Petulant, Annoying, Repulsive, Dismal

Christian Lorentzen

On the question of whether Donald Trump is a sinister mastermind or an incompetent scumbag (not mutually exclusive), last night’s debate will have to register in the scumbag column. His constant interruptions, vanity, self-pity and frequent forays into lies and nonsense are all by this point wearyingly familiar. Of course, Trump has been consistently underestimated since he entered politics, and his supporters no doubt enjoyed the petulant way he dominated proceedings. But his abuse of Biden was a far cry from the humiliations to which he subjected his opponents in the 2016 GOP primary debates. The show has gotten old.

A CBS News poll found that most viewers had a negative reaction to the event, with ‘annoying’ being the most common descriptor. Trump is a phenomenon created by television and abetted by social media; the path to his demise will be paved with low ratings. Liberals have always found him repulsive. The question is when the rest of the voters will get tired of him.

Against any other opponent, Joe Biden’s performance would have been dismal. In the face of Trump’s onslaught, he didn’t embarrass himself too badly, wasn’t too doddering, and perhaps got a few points across. He wants to preserve and expand Obamacare, and he won’t take away anyone’s private health insurance. He intends to fight climate change but won’t go so far as to enact the Green New Deal. He thinks perpetrators of street violence should be prosecuted. He had one son, Beau, who was an American hero, and has another who has struggled with a drug problem but isn’t as corrupt as Trump says he is. It must be frustrating for a Democratic politician who has spent his career pandering to the right to be accused of being beholden to the ‘radical left’. When Trump said, ‘Your party wants socialist medicine and socialist healthcare,’ Biden replied: ‘The party is me. Right now, I am the Democratic Party.’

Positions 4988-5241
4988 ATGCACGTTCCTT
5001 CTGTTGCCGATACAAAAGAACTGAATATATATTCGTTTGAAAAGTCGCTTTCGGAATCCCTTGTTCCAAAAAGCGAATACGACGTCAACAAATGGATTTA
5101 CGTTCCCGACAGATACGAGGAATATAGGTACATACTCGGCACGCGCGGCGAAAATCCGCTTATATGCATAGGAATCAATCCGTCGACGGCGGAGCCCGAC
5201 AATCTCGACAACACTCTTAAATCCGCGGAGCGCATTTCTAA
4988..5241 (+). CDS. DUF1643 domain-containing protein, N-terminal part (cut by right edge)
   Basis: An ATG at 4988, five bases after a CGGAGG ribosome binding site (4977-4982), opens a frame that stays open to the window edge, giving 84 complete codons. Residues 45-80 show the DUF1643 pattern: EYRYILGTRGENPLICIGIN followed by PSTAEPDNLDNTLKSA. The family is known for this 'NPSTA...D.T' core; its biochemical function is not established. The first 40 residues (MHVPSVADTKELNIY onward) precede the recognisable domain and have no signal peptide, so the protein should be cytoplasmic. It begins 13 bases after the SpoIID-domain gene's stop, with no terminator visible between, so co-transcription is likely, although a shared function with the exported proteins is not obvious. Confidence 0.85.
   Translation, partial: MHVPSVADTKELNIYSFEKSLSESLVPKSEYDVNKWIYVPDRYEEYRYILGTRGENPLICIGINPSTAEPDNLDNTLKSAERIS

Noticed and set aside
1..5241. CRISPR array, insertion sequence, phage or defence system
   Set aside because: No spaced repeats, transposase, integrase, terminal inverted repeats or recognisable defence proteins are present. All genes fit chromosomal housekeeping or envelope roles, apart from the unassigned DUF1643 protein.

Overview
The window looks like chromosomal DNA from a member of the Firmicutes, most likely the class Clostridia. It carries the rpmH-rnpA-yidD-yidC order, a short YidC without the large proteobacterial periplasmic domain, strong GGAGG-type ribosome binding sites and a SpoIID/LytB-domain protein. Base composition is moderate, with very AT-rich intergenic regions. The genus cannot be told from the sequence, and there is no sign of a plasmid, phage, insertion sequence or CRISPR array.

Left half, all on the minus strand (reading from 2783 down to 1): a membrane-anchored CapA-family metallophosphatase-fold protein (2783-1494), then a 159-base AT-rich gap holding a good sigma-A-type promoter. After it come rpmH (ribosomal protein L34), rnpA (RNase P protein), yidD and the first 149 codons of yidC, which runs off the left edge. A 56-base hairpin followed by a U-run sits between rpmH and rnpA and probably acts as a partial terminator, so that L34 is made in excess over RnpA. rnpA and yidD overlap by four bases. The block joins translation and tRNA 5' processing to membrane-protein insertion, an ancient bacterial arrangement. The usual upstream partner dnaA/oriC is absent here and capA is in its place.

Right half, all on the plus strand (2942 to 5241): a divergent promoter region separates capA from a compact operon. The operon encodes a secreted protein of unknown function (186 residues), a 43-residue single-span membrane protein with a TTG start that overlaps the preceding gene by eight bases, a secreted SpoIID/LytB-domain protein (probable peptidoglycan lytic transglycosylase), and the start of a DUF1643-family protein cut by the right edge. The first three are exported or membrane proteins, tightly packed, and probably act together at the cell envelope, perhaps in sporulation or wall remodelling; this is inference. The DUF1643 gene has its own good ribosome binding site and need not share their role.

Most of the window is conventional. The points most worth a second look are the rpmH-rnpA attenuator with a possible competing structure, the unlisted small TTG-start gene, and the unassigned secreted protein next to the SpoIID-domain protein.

That moment, early on, may have been the most significant of the night. It represented a line of attack different from the one Trump pursued against Clinton – that she embodied a corrupt establishment that had sold out American workers and mired the country in endless wars –and was easily refuted by Biden because it simply isn’t true. The narrative advanced daily by Fox News, and by Trump at his rallies, is that Biden is a Trojan horse for a radical cabal that has unleashed chaos on the streets of America’s cities – violence covered up by the mainstream media as ‘mostly peaceful protests’. ‘They’re going to dominate you, Joe,’ Trump said last night. ‘You know that.’ In fact, Biden knows that the left faction in the Democratic coalition has been tamed. The prospect of its defection to Trump – ‘You just lost the left,’ Trump suggested a couple of times when Biden asserted his centrism – is nil.

Trump himself has accomplished a takeover of the Republican Party. He bought off the Republicans in Congress with tax cuts, right-wing judicial nominees and deregulation. He has little else to offer them but more of the same, and so his tactics against Biden have become increasingly desperate. The question ‘Is Trump a racist?’ – still a standby of most commentary on the president – is beside the point: his rhetoric lately on immigration and violence coming to the suburbs has tipped into neo-segregationism. He dips into conspiracy theory and casts doubts on the legitimacy of the upcoming election. This is the behaviour of someone running scared.

There are many reasons to believe the Republicans have given up on their president. If they were serious about winning, why didn’t they pursue a second bail-out for the millions of Americans who have been put out of work – and are now being put out of their homes – by the pandemic? Trump seems to think that portraying the election as a contest between the (uncondemned) Proud Boys and Antifa (more an idea than an organisation, according to the FBI, as Biden pointed out) gives him a chance at a second term. Who will fish the stolen ballots out of the rivers and creeks? Stand back and stand by.